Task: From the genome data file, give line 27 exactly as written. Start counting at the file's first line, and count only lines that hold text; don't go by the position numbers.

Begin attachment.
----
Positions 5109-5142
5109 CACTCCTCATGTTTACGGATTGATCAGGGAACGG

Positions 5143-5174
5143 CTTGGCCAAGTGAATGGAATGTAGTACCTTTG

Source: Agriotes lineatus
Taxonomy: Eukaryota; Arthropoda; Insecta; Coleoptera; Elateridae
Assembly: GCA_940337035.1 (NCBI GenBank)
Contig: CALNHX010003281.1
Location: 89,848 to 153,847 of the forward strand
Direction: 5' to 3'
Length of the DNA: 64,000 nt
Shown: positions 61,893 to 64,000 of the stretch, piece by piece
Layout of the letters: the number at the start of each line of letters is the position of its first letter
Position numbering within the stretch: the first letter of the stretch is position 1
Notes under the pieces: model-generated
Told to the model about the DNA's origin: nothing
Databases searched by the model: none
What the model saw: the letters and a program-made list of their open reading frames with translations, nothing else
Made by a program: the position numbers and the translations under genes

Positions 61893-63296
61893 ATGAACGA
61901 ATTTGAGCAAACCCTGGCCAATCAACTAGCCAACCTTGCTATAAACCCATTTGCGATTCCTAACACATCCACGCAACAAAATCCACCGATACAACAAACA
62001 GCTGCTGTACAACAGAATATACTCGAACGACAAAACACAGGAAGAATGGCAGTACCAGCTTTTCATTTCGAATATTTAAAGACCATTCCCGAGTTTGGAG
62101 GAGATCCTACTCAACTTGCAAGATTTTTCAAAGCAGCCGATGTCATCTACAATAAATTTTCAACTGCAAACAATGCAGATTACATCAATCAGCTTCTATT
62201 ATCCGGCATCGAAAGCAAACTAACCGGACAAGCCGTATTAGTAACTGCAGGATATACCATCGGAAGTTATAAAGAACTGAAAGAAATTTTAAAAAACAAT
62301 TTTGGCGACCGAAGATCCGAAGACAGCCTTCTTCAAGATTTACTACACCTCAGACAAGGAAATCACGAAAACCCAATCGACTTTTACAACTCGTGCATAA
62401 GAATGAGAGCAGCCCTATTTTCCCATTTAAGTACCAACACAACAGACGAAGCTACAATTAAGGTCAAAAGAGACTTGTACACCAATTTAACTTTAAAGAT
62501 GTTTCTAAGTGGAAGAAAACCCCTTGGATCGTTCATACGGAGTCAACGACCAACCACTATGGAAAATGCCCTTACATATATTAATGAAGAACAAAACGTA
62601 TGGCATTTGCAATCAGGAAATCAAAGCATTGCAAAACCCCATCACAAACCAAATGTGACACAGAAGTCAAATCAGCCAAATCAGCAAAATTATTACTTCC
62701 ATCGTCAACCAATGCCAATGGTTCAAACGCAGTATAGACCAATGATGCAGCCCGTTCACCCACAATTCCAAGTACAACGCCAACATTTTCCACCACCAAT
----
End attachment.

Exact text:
62401 GAATGAGAGCAGCCCTATTTTCCCATTTAAGTACCAACACAACAGACGAAGCTACAATTAAGGTCAAAAGAGACTTGTACACCAATTTAACTTTAAAGAT